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Back when I was first experimenting with cooking, I used to regularly try to make bread. But bread is more an art than a craft, and with no one actually to show me how to do it — the right look, the right feel — it never came out as something I’d want to eat.

The recipes I tried were a tremendously time-consuming, labor-intensive struggle against the ingredients, and I never quite won.

So when the NY Times’ Minimalist column came out last Wednesday, I kept it aside for future reference. Well, this time I’m a winner.

Loaf of Bread

The almost miraculous thing about this is, it only takes about ten minutes. It’s ten minutes spread over a day-and-a-half, but that’s really just fine. The schedule is very flexible. The basic idea of the recipe, without violating copyright, is this: mix 3 cups of flour, about a teaspoon (a little less) of yeast, a teaspoon of salt, and 1 5/8 cups of flour in a bowl. Mix to combine, cover with plastic wrap and set in a warm place for 18+ hours. Roll it out onto a floured working surface, dust a little more flour on it, and roll it into a ball. Put it on a cotton dishtowel seam side down, sprinkle it with cornmeal or more four and put another dishtowel over it. Let it rise another two hours.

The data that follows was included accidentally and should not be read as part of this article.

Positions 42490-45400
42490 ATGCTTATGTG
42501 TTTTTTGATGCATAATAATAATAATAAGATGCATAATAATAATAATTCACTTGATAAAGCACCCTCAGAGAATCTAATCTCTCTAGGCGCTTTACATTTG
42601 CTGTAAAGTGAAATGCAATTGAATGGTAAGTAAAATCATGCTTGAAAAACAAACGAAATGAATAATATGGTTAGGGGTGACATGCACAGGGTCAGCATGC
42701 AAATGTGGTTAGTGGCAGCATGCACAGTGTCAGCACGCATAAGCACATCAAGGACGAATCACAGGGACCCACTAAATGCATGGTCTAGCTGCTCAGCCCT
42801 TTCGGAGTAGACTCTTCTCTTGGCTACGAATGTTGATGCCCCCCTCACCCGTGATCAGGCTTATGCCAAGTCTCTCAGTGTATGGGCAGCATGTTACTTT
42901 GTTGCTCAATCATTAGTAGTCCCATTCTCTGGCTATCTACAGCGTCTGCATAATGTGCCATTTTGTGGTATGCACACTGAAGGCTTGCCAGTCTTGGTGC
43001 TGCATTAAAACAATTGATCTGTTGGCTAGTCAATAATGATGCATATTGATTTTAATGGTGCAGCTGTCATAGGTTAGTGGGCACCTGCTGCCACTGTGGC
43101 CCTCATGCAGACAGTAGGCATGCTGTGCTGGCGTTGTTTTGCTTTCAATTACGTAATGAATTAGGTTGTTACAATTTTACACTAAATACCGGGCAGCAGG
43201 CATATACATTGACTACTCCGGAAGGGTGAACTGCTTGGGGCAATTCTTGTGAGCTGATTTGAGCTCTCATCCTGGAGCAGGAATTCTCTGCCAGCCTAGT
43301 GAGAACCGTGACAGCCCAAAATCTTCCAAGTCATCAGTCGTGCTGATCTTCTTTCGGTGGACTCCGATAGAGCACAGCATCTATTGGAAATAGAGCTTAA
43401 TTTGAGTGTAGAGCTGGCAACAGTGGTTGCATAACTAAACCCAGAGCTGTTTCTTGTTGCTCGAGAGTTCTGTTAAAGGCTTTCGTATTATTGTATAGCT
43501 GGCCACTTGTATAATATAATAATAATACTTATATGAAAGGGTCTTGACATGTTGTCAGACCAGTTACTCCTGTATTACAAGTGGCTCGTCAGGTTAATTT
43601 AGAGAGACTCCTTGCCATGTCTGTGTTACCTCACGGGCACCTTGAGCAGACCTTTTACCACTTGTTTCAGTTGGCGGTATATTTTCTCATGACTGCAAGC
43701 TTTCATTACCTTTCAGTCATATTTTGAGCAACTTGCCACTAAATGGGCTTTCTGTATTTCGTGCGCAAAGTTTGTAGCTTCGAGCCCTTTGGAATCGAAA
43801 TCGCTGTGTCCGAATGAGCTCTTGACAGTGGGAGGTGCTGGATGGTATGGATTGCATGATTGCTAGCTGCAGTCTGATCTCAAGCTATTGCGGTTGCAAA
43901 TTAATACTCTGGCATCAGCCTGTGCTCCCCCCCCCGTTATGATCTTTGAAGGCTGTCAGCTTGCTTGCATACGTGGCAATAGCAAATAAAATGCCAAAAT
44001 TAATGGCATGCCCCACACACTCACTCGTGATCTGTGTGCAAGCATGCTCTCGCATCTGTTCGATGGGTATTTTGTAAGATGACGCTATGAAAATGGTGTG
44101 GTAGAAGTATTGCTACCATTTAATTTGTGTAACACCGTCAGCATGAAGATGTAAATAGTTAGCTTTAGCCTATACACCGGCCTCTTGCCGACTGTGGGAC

Take an ovenproof casserole — I used an 8-quart La Creuset dutch oven — and put it in the oven and preheat it all to 450. When the oven’s ready, flip the bread into the casserole seam side up, cover it, and bake 30 minutes. After that time, take the lid off and give it another 15-30 minutes, until it’s browned on top.

cut loaf of bread

The results were outstanding. A nice thin crackly crust with a meltingly soft inside. Next time I’ll try adding a little extra virgin olive oil, or some semolina flour. Piece of cake.

Tom McGee has been building web sites since 1995, and blogging here since 2006. Currently a senior developer at Seton Hall University, he's also a freelance web programmer and musician. Contact him if you have the need for a blog, web site, redesign or custom programming!

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